It’s hard to believe that it’s been 25 years since Tim Burton skewed the landscape of all superhero films to follow. When he adopted a new gritty style to the titular ever popular Batman for the silver screen Burton launched the hero to a new generation that wanted edgier anti-heroes as their protagonists. An argument could be made that it was refreshing to the general populace, because he steered so far away from past incarnations of heroes. At the time heroes in film and television media conjure up images of classic sixties Batman portrayed by Adam West or the eternally iconic, old school man of steel, Christopher Reeves. These films were of a more jovial, vibrant nature. They were cheesy in their execution and lovable because of the care shown to their source material. Fondly remembered, heavily patriotic views of what a hero should be. As times change so do the general audiences interests.
Burton brought us a new serious Batman. Nowadays, serious and dark superhero films are not uncommon, because of this. The Nolan Batman series being the preferred benchmark of many cinema going comic book fans on what it truly is to make a grounded, realistic hero in this genre.
As mentioned before with the changing times comes new trends. The current growing trend that has started to emerge [from my perspective as a fan and an avid enthusiast of film-making] is a call back to the antics of 1960s Batman. .
The revelation of heroics with a dash of comedy is a returning market. This is potentially due to success of Marvel taking light-hearted approaches to their A-list roster of suped up titans from their vast comic book library. The first Iron Man movie could be given the firm nod in this department as the first one that did it well. These settings, these stories are ripe for comedy. Sometimes farcical ludicrous back-stories of old don’t translate the best to screen, that’s why an occasional wink to fans or an amusing quip on the absurdity of what is going on can be a lovely throwback and acknowledgment that not everything that was printed about this character was a perfectly crafted story.
Comedy is important. It can lend humanity to a story that may not come through in a brooding context. If we allow ourselves to laugh along with these characters, then it can transition well into relating to them in different ways. Feeling anger when a loved one is taken away from them and perhaps even crying when they are in anguish.
A factor that can be lost among certain fans is the need for parody that goes hand in hand with this. Good comedic, parody films should tell a story that invests you while coyly poking fun at its counterpart in a satirical way. The need for these is diminishing in recent years down to the inclusion of comedy already in the main hero films themselves. It’s difficult to parody something that is meant to be taken in jest to begin with. This may be a factor in the reason full on superhero parodies do not typically perform well. The varying degrees of success of these parodies make studios less likely to take a chance on them.
At one end of the spectrum you have the profitable Kick-Ass series and to the lower end you are left with the unfairly overlooked Scott Pilgrim Vs The World that barely drew two pennies to rub together. Both of these examples are great parodies in their own right. The risk factor of all or nothing makes heroic parody too risky for most studios to go for.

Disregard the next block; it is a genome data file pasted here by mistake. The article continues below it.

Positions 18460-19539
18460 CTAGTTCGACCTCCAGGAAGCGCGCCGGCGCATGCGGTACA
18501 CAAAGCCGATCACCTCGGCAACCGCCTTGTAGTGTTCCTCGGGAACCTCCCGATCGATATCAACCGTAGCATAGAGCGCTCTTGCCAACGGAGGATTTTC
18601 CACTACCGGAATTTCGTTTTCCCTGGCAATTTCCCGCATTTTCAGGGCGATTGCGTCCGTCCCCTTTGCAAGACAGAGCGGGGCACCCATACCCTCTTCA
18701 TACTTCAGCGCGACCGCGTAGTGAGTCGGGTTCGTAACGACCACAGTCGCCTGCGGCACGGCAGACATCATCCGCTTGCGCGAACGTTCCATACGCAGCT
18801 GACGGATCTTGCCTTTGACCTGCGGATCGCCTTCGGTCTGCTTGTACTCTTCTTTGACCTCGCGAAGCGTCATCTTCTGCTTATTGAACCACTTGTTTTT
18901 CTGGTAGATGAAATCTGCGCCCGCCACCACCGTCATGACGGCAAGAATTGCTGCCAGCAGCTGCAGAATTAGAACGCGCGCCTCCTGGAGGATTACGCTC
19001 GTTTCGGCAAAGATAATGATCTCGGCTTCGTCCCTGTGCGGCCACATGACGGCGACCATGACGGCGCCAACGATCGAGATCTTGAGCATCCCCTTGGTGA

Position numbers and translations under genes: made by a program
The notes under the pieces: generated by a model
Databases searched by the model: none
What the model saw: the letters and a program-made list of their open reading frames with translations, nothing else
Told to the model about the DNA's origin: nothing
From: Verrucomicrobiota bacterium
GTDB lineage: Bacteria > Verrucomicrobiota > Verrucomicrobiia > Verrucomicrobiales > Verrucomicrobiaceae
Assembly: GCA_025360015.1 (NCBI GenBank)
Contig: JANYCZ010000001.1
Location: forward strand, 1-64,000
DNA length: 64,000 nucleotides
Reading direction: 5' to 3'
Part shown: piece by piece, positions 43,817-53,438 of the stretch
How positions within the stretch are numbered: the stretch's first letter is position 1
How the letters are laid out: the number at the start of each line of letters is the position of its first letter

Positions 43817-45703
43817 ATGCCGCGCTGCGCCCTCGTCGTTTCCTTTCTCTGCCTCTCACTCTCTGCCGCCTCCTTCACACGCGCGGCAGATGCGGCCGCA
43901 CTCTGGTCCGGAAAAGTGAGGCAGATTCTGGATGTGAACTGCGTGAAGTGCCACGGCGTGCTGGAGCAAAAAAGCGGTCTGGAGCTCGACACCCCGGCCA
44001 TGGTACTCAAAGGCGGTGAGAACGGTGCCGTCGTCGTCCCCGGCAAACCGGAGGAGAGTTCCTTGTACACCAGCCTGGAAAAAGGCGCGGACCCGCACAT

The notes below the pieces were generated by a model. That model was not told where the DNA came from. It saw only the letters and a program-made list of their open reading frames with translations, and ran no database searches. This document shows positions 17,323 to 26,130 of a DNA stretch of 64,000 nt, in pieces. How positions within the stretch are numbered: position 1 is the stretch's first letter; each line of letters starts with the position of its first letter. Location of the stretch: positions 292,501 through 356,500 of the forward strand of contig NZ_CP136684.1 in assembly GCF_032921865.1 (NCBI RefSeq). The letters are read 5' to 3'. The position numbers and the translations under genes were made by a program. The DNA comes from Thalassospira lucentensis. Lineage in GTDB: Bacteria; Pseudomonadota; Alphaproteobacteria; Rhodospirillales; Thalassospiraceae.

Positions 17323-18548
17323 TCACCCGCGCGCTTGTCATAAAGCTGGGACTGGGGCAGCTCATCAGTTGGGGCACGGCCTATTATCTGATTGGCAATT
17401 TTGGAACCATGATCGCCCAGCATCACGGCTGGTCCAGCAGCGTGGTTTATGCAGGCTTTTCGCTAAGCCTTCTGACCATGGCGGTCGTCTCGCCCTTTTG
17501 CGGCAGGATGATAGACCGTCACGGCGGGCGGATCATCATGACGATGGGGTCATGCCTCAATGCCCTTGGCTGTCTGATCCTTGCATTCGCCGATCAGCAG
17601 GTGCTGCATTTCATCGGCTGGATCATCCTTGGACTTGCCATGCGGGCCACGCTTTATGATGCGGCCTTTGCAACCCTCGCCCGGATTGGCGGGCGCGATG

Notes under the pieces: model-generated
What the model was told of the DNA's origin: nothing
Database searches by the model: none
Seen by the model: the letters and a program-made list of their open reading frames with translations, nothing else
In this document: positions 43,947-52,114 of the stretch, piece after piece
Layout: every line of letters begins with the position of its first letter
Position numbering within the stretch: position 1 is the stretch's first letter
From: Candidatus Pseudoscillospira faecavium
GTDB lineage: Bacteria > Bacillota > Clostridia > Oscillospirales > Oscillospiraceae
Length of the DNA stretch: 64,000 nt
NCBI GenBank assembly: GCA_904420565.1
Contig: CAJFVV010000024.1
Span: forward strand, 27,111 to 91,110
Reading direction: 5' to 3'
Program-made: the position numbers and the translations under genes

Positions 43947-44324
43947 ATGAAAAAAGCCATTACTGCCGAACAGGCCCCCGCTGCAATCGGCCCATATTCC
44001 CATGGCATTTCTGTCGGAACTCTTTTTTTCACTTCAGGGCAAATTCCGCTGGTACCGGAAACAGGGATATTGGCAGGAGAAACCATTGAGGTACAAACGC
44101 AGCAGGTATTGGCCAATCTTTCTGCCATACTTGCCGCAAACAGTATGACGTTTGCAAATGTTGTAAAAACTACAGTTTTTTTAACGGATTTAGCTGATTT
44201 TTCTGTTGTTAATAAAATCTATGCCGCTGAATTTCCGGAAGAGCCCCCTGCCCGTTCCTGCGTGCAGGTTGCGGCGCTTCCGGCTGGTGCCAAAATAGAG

Two components that make a successful film of any variety are its marketing and its audience demand. Marketing your film worldwide clearly and concisely defining exactly what you are selling. Audience demand is down to what the people viewing this product want to see.
Now don’t get me wrong, I understand why parody isn’t considered a high form of wit in this day and age. From a personal standpoint, I have become jaded by years of catastrophically poor parody motion pictures under the guise of cleverly written satire, common examples including Superhero Movie and Disaster Movie. Effectively every comedy with the word “movie” at the end of its title.
Enter Birdman directed by Alejandro González Iñárritu.
Michael Keaton switches out his bat cape for a bird cape in this dark comedy. The director of this piece is most famous for 2006 movie Babel, which, while not of the comedy variety, was a technically stunning film and gives the director leeway to try any other genre he feels like in my estimation. It boasts an all-star cast featuring veteran funny man Zach Galifianakis of Hangover fame, impeccably charming and hilarious Emma Stone and underrated actress Naomi Watts. Keaton plays an egotistical washed up actor who used to play the role of a popular superhero. The film follows his progress as he desperately looks to mount a comeback for his career by producing a Broadway play about the hero. The conflict is centered on his struggle to gain recognition again, his family tribulations and the need to keep his ego in check from time to time.
Keaton has chops from the 1980s working in comedy and the juxtaposition of making him an out of style actor trying to be relevant again shows that Keaton doesn’t take himself to seriously when choosing his roles, as this could have easily been seen as a jibe at him. This film will live and die on public opinion. While at this point in time there is no trailer available. Stills can be found online.
It is truthfully one of the films I’m most hyped for in the future as I hope it will be a return to restoring the besmirched name of proper parody. I encourage everybody to give Birdman a chance and until then I withhold my full critique for its release.
Birdman comes out October 17th of this year in the United States and January 2nd in Ireland and the UK.
[Words, Danny Kelly]